The common folk notion of an altruistic act is one that costs the acting agent while benefiting someone else. The arch-typical example is someone jumping into a raging torrent, at considerable (possibly fatal) risk to himself, in order to save a drowning stranger. But upon further consideration, the matter becomes far from simple.
The word "altruism" was coined by Auguste Comte(1), in order to describe the ethical doctrine he supported. He believed that individuals had a moral obligation to renounce self-interest and live for others. But the sentiment for which Comte coined the word has been around since the dawn of Western philosophy. Aristotle(2) wrote that men should love others more than themselves, and that the more one acts for another's sake, the better off one is.
This belief has permeated modern philosophical thinking on morality. C.D. Broad characterizes altruism as "the doctrine that each of us has a special obligation to benefit others."(3) W.G. Maclagan considers altruism "a duty to relieve the distress and promote the happiness of our fellows...Altruism is to...maintain quite simply that a man may and should discount altogether his own pleasure or happiness as such when he is deciding what course of action to pursue."(4) James Fieser states the altruist dictum as "An action is morally right if the consequences of that action are more favorable than unfavorable to everyone except the agent."(5) B.A.O. Williams is a little bit more inclusive, defining altruism as referring "to a general disposition to regard the interests of others, merely as such, as making some claim on one, and, in particular, as implying the possibility of limiting one's own projects."(6)
The MacMillan Online Dictionary defines altruism as "a way of thinking or behaving that shows you care about other people and their interests more than you care about yourself". The Mirriam-Webster Online Dictionary offers the definition as "unselfish regard for or devotion to the welfare of others; behavior by an animal that is not beneficial to or may be harmful to itself but that benefits others of its species." The Online Dictionary of Philosophical Terms and Names defines altruism as a "belief that an agent's moral decisions should be guided by consideration for the interests and well-being of other people rather than merely by self-interest, as egoism would recommend." And the Cambridge Online Dictionary says altruism is a "willingness to do things which bring advantages to other people, even if it results in disadvantage for yourself."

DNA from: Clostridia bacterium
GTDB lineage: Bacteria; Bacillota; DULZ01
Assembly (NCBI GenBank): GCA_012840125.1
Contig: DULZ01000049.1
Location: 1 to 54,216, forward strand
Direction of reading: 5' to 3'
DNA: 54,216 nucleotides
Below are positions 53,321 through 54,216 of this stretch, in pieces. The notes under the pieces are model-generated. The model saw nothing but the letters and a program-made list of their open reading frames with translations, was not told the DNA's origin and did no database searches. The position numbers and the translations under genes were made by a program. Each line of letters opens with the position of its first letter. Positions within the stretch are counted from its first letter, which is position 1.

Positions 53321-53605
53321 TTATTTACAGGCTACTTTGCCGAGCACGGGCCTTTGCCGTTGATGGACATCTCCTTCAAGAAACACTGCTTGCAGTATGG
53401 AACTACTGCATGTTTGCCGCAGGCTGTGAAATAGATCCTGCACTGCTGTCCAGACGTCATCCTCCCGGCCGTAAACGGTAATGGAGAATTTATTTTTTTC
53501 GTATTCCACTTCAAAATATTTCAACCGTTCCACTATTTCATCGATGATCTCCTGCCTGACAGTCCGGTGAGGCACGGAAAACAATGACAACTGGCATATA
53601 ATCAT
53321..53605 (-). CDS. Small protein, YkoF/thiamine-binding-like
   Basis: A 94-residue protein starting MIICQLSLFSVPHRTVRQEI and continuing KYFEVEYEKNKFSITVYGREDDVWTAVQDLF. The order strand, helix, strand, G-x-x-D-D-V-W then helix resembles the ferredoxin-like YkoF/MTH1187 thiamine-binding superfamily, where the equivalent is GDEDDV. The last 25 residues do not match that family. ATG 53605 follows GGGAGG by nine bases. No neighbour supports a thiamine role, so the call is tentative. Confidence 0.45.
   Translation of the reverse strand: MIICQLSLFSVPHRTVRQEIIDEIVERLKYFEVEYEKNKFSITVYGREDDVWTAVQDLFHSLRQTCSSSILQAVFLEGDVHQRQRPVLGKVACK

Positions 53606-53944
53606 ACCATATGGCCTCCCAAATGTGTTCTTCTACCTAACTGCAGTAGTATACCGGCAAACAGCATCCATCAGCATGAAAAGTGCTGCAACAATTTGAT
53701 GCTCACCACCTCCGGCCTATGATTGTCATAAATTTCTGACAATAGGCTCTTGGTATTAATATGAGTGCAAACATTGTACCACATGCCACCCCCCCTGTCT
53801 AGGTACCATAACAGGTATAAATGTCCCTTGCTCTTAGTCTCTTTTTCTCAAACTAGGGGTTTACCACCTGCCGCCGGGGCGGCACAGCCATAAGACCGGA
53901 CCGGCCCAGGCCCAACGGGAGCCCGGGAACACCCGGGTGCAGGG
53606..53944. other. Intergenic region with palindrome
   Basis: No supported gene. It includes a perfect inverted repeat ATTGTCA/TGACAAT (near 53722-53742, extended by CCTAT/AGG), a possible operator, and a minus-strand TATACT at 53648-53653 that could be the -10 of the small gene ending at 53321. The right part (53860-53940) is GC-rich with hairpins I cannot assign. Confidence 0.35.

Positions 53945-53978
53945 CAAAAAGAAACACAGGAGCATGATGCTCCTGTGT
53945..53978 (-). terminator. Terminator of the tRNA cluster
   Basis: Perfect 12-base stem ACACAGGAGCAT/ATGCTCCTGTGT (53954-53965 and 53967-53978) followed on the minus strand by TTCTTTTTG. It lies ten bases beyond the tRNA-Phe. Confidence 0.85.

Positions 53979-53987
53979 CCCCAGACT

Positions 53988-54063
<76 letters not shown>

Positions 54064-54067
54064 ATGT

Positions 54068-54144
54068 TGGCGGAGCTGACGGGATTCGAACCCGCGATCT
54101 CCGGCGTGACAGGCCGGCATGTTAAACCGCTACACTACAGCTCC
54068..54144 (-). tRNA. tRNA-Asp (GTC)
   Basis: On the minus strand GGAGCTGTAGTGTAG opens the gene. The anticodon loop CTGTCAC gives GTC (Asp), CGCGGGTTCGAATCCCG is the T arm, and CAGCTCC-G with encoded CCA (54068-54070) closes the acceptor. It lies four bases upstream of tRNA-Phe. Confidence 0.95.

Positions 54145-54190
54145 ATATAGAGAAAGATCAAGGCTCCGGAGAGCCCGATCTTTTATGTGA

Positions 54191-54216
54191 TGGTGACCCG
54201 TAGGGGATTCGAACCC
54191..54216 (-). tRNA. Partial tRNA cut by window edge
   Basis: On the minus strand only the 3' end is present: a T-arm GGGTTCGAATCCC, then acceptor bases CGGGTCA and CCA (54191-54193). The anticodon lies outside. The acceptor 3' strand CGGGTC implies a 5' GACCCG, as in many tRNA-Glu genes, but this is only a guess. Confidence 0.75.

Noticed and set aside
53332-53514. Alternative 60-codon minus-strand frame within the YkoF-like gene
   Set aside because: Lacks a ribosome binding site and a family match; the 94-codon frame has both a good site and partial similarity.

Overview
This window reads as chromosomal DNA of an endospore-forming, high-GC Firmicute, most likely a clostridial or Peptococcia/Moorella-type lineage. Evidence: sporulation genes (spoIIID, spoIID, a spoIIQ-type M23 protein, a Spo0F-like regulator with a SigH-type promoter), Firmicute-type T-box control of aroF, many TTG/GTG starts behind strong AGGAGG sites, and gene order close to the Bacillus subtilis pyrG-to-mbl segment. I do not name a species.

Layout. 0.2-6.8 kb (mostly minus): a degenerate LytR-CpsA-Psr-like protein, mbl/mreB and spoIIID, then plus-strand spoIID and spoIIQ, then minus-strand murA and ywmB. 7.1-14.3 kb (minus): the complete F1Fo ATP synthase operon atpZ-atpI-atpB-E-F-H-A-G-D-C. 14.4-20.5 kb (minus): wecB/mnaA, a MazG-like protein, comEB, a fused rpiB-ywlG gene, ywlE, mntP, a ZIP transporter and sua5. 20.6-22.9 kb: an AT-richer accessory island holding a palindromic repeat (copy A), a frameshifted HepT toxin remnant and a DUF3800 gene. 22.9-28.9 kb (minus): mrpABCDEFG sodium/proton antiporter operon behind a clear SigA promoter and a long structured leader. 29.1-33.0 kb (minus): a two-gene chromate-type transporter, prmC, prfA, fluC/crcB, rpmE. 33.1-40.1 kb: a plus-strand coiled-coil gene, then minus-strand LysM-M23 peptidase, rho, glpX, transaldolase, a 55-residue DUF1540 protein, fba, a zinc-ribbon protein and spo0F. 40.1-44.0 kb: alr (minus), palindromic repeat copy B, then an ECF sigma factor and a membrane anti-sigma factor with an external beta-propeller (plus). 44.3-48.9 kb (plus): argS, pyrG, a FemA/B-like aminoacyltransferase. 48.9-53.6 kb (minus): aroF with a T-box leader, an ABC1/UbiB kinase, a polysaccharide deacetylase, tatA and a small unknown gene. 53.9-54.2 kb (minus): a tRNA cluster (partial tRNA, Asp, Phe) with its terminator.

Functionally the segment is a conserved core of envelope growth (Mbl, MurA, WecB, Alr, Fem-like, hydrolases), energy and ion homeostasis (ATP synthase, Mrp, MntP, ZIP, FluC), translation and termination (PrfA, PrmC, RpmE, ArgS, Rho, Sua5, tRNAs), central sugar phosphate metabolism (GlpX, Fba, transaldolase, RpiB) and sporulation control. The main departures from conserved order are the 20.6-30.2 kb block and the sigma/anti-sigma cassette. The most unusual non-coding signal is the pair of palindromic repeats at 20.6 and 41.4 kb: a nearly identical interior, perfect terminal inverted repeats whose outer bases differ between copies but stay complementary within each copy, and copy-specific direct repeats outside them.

So it seems that in the common usage documented by these dictionaries, and discussed in the philosophical literature on Ethics, the concept of an altruistic act can vary quite widely. An act can be classed as altruistic if it results from your thinking of others and their interests as more important than you and your interests, regardless of the consequences of the act. Or an act can be classed as altruistic if it costs you and benefits others. That is quite a wide scope for disagreement and confusion.
We can, however, bring some analysis to the confusion. Firstly, the actual usage of the term can be divided neatly into two separate concepts. There is what I will call "evolutionary altruism" (hereafter "e-altruism"), also sometimes called "biological altruism", or "scientific altruism". And there is what I will call "psychological altruism" (hereafter "p-altruism"), also sometimes called "philosophical altruism".
P-altruism, is a very loosely circumscribed concept. While benevolence, compassion, and humanity were not major virtues for the ancient philosophers, modern moral philosophers generally agree that p-altruism is important to morality, although they disagree about what it is, how to explain it, and what its scope should be. A minimal appreciation, one favoured by many philosophers (notably Williams), is a recognition that the interests of others make claims on us and limit what we may do. There are two different dimensions that will help understand where the vagueness lies.